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With "Space," released on Big Machine Records and promoted to radio by Republic Records, at No. 1 for a fourth frame, Swift ties her longest Hot 100 reign. Her prior single, and second No. 1, "Shake It Off," spent four weeks on top (the first two in September, then two in November; in between it held at No. 2 for eight weeks while Trainor's breakthrough "All About That Bass" led). Swift's first leader, "We Are Never Ever Getting Back Together," ruled for three weeks in 2012.
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"Space" stays at No. 1 on the Hot 100 fueled by its fifth nonconsecutive week atop the Digital Songs chart with 254,000 downloads sold (down 26 percent) in the week ending Dec. 7, according to Nielsen Music. She matches her longest command on Digital Songs, as well, first set by "Never."
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"Space" paces Streaming Songs for a fourth week, with 12 million U.S. streams (down 15 percent). On Radio Songs, it rises 3-2 with a 17 percent increase to 131 all-format impressions, securing the Hot 100's top Airplay Gainer award for a fifth straight week (tying the best streak this year; "Bass" snared the honor for five weeks in a row in August/September).
Oh, look, a major "Shake"-up! For the first time in three months, an artist other than Swift or Trainor inhabits the Hot 100's top two spots, as Hozier's "Take Me to Church" rises 3-2. The Irish singer/songwriter's debut hit tops the subscription services-based On-Demand Songs chart for a fifth week (4.5 million, up 19 percent); rises 4-3 on Digital Songs (157,000, down 1 percent); bounds 9-5 on Streaming Songs (8.3 million, up 17 percent); and reaches the Radio Songs top 10 (13-10; 70 million, up 16 percent).
"Church" concurrently leads the Hot Rock Songs chart for an eighth week.
Thus, 14 weeks of Swift's "Shake" and "Space" and Trainor's "Bass" locking up the Hot 100's top two, in various combinations, ends … but not before setting a record. In the Hot 100's 56-year history, no two acts had teamed up for a longer streak of monopolizing the top two positions. Swift and Trainor beat the Beatles and Lesley Gore, who blocked all other competitors from the region for 13 weeks a little more than 50 years ago. Most of that run was courtesy of the Fab Four: the week that their iconic "I Want to Hold Your Hand" hit No. 1, on Feb. 1, 1964, Gore's "You Don't Own Me" began its three-week peak at No. 2. For the 10 weeks after that, it was all-Beatles, thanks to "Hand," "She Loves You," "Can't Buy Me Love" and "Twist and Shout."
(The Beatles' control of the top two lasted through April 25, 1964. The following week (May 2), "Can't" held at No. 1, but Louis Armstrong and His All-Stars' classic "Hello, Dolly!" ascended 4-2.)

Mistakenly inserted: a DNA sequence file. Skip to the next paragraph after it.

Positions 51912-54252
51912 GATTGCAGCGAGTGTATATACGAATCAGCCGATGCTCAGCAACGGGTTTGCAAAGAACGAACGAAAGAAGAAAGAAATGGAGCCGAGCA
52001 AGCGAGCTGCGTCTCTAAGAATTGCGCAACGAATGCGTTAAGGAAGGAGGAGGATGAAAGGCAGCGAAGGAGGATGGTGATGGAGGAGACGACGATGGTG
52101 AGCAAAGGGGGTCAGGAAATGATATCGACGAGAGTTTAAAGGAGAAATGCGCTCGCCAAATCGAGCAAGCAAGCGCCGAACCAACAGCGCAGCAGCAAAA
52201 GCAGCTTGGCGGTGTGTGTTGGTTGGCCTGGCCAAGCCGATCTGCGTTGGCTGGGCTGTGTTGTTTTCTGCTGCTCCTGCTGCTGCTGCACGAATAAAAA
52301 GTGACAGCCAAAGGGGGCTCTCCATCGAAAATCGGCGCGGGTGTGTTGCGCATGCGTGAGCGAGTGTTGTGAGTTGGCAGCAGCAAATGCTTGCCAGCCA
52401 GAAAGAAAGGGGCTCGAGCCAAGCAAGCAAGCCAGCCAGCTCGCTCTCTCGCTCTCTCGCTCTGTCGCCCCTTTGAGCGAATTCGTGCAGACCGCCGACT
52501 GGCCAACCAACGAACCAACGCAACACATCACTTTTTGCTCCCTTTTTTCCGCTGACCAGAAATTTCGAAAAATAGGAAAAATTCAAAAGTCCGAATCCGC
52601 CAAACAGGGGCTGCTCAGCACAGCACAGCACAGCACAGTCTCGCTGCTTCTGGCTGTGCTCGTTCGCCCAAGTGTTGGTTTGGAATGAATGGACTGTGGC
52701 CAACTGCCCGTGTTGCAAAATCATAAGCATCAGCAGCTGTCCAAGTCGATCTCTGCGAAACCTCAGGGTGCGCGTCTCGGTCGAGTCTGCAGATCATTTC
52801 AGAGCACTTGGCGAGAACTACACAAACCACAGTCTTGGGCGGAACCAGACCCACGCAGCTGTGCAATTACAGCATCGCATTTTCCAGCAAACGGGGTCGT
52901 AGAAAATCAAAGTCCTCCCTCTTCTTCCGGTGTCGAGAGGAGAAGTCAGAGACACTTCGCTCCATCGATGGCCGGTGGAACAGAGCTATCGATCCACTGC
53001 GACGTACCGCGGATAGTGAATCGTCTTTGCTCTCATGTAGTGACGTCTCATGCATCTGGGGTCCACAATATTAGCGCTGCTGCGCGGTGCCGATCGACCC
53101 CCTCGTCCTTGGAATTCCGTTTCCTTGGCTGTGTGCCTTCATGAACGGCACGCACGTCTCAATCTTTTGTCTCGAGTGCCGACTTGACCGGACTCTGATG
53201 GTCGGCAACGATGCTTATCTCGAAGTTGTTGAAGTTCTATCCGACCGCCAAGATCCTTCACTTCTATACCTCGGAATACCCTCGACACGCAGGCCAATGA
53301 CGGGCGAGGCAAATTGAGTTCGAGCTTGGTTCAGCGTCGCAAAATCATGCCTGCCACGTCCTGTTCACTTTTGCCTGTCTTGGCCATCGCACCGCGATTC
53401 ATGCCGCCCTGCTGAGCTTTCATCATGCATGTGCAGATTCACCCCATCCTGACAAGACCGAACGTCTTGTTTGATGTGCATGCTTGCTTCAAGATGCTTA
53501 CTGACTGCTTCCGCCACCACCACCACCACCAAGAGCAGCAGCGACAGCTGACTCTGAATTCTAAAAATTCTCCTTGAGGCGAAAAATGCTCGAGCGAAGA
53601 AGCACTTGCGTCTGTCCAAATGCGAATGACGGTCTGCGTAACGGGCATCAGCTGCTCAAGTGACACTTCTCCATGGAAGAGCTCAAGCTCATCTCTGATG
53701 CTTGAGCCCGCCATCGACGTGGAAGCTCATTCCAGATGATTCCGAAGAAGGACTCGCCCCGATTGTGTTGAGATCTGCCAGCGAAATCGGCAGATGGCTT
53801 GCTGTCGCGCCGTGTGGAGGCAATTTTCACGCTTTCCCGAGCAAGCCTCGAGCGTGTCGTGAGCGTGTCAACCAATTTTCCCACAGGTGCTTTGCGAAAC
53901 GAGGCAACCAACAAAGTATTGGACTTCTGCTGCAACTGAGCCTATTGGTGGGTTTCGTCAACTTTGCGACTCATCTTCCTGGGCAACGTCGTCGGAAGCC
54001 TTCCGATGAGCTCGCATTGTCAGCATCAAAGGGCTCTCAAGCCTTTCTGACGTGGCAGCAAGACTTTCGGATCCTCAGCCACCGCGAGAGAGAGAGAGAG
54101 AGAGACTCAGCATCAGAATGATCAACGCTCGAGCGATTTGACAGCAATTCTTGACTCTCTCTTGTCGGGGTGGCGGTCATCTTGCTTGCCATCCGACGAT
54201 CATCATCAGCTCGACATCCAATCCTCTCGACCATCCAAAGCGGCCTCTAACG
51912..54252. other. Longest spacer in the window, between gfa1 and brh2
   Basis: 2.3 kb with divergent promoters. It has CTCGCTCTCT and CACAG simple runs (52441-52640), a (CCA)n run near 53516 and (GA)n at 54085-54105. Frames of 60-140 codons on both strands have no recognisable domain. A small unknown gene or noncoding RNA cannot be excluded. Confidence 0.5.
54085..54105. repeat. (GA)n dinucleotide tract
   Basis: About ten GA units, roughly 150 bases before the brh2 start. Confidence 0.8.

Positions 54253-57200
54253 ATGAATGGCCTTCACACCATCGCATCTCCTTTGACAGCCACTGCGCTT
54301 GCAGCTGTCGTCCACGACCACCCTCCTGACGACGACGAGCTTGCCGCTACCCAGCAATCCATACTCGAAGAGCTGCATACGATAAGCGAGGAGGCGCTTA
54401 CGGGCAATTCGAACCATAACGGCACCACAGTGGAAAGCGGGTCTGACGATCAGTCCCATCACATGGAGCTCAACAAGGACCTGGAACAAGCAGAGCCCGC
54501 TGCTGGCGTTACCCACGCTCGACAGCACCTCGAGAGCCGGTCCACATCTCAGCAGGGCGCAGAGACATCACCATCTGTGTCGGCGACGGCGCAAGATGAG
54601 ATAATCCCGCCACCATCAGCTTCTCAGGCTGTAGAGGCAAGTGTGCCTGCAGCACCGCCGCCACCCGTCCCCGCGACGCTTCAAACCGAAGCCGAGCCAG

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Swift and Trainor's stranglehold on the Hot 100's top two wraps as "Bass" descends 2-3. Trainor is on the rise again, however, as follow-up "Lips Are Movin" vaults 13-8. The similarly doo-wop/pop-styled cut soars to the Digital Songs top five (8-5; 110,000, up 2 percent) and the Streaming Songs top 10 (13-7; 7.8 million, up 20 percent). On Radio Songs, "Lips" lifts 44-36 (36 million, up 26 percent).
Maroon 5's "Animals" rebounds 5-4 on the Hot 100 after rising to No. 3 four weeks ago. "Animals" tops Radio Songs for a fourth week (132 million, down 3 percent).
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Rounding out the Hot 100's top five, Mark Ronson's "Uptown Funk!," featuring Bruno Mars, charges 8-5. The retro-soul collab dips 3-4 on Digital Songs (152,000, down 9 percent) but jumps 27-22 on Streaming Songs (5.2 million, up 18 percent) and 46-31 on Radio Songs (37 million, up 34 percent).
With the move, Mars scores his 11th top five Hot 100 hit. Dating to his first week in the tier (March 27, 2010, as featured on B.o.B's "Nothin' on You"), he passes Katy Perry and Rihanna (10 each) for the most top five titles in that span.
Swift's "Shake " dips 4-6 on the Hot 100, followed by Sam Smith's "I'm Not the Only One," which holds at its No. 7 highpoint. Below Trainor's new top 10 at No. 8, Nick Jonas' No. 8-peaking "Jealous" returns to the bracket (11-9) and Ariana Grande & The Weeknd's "Love Me Harder" stays at No. 10 after reaching No. 7.
Visit Billboard.com Thursday, Dec. 11, when all rankings, including the Hot 100 in its entirety and Digital Songs, Radio Songs and Streaming Songs, will refresh, as they do each Thursday. The latest charts will also appear in the next issue of Billboard magazine, our annual Year in Music special, featuring a bounty of year-end charts and exclusive editorial analysis, interviews, photo galleries and more, on sale on Friday, Dec. 12.